Category Archives: Internet of Things

How to Manage a Future of Abundance

The influential economic theorist Jeremy Rifkin looks ahead to a world of virtually free energy and zero marginal cost production, and to a desperate race against climate change.

Most people in the business world are aware of …

(1) the convergence of computer and communications technology,

(2) the shift in energy from fossil fuels to renewables,

and (3) the movement toward self-driving vehicles and robot-driven manufacturing.

But only a few people are thinking intensively about how all these technological changes will fit together — along with changes in advanced manufacturing, water systems, agriculture, healthcare, and education — to generate rapid, widespread growth accompanied by a dramatic reduction in ecological footprint.

This systemic approach to the industrial future is the domain of economic theorist Jeremy Rifkin

He argues, for example, that both capitalism and the fossil fuel industries are hitting limits that stem from the laws of thermodynamics.

Investor-based capitalism, which focuses resources for immediate returns,…

will inevitably be replaced by a more distributed and streamlined network-based capitalism, alongside a sharing economy governed by a high-tech global commons.

According to Rifkin, this new hybrid economic system will be made possible through the provision of solar, wind, and other renewable energy on demand, facilitated by innovations such as the Internet of Things and blockchain.

In the world he envisions, the costs of producing and delivering an increasing array of goods and services will dwindle to near zero, and economies will have to learn to manage abundance — and the use of shared goods and services.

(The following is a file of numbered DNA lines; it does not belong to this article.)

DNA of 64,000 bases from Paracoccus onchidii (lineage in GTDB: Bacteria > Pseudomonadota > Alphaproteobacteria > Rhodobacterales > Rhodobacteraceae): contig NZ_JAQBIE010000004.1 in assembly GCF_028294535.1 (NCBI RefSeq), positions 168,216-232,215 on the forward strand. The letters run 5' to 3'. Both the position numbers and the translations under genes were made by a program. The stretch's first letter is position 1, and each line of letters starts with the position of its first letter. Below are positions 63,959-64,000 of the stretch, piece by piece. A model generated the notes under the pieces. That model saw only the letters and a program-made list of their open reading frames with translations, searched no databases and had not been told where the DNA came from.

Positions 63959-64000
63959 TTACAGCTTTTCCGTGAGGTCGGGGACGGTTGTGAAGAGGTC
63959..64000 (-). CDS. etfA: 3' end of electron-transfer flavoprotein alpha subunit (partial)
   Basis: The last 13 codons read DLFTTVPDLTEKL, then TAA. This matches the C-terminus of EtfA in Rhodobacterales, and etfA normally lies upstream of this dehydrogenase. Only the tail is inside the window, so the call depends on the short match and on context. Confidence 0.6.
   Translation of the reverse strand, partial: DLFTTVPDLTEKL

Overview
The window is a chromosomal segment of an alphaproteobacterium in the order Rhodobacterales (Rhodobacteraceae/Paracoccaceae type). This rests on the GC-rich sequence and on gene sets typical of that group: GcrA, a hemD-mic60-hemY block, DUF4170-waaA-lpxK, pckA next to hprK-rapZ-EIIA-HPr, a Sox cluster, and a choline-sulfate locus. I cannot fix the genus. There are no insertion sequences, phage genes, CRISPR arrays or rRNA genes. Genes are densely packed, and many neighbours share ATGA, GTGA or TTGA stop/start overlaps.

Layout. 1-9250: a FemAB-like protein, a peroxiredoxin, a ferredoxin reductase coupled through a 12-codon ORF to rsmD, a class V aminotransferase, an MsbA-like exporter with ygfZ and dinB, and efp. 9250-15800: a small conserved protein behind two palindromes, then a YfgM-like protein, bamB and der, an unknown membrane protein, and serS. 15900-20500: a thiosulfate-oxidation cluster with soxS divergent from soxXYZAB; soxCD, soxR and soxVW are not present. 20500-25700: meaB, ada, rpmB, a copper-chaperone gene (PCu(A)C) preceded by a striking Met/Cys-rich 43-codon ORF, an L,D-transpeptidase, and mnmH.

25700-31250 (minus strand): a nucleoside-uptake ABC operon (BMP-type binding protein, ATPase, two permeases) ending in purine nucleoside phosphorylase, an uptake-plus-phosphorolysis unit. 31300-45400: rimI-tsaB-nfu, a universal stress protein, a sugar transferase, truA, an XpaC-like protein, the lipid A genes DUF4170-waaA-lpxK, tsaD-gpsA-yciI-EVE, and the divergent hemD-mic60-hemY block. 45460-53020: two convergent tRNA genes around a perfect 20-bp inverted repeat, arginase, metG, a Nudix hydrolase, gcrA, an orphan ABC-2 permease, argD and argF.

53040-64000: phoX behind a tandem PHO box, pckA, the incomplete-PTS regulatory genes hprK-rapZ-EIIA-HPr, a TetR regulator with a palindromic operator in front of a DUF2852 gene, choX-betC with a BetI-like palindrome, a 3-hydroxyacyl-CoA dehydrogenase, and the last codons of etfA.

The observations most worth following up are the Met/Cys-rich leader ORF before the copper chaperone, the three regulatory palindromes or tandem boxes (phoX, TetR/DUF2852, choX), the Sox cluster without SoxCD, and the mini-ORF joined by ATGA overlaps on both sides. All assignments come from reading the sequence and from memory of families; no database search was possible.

These shifts will happen during the next 40 years or so, he says, unless they are cut short by the exponentially increasing dangers of climate change and species extinction.

Even those who do not agree with Rifkin’s theory that capitalism is in the midst of a fundamental transformation must respect the exponential power of the forces he is tracking.

Intelligent technology, in particular, is expanding at an ever-increasing rate, lowering costs, replacing human labor, tracking human activity, and making many new things possible — which could be the “dark net” of authoritarian surveillance or a broadening of wealth and quality of life.

To read the full interview go to Strategy and Business site here.

RIFKIN: A new technological infrastructure is gradually coming together, brought on by digitization. The process began with the maturation of the communications Internet over the past 25 years.

Now this is converging with a second Internet, this one for renewable energy. It’s a new digital power grid, stretching across continents, which allows millions of people to produce their own wind and solar electricity and send their excess power generation back into the system.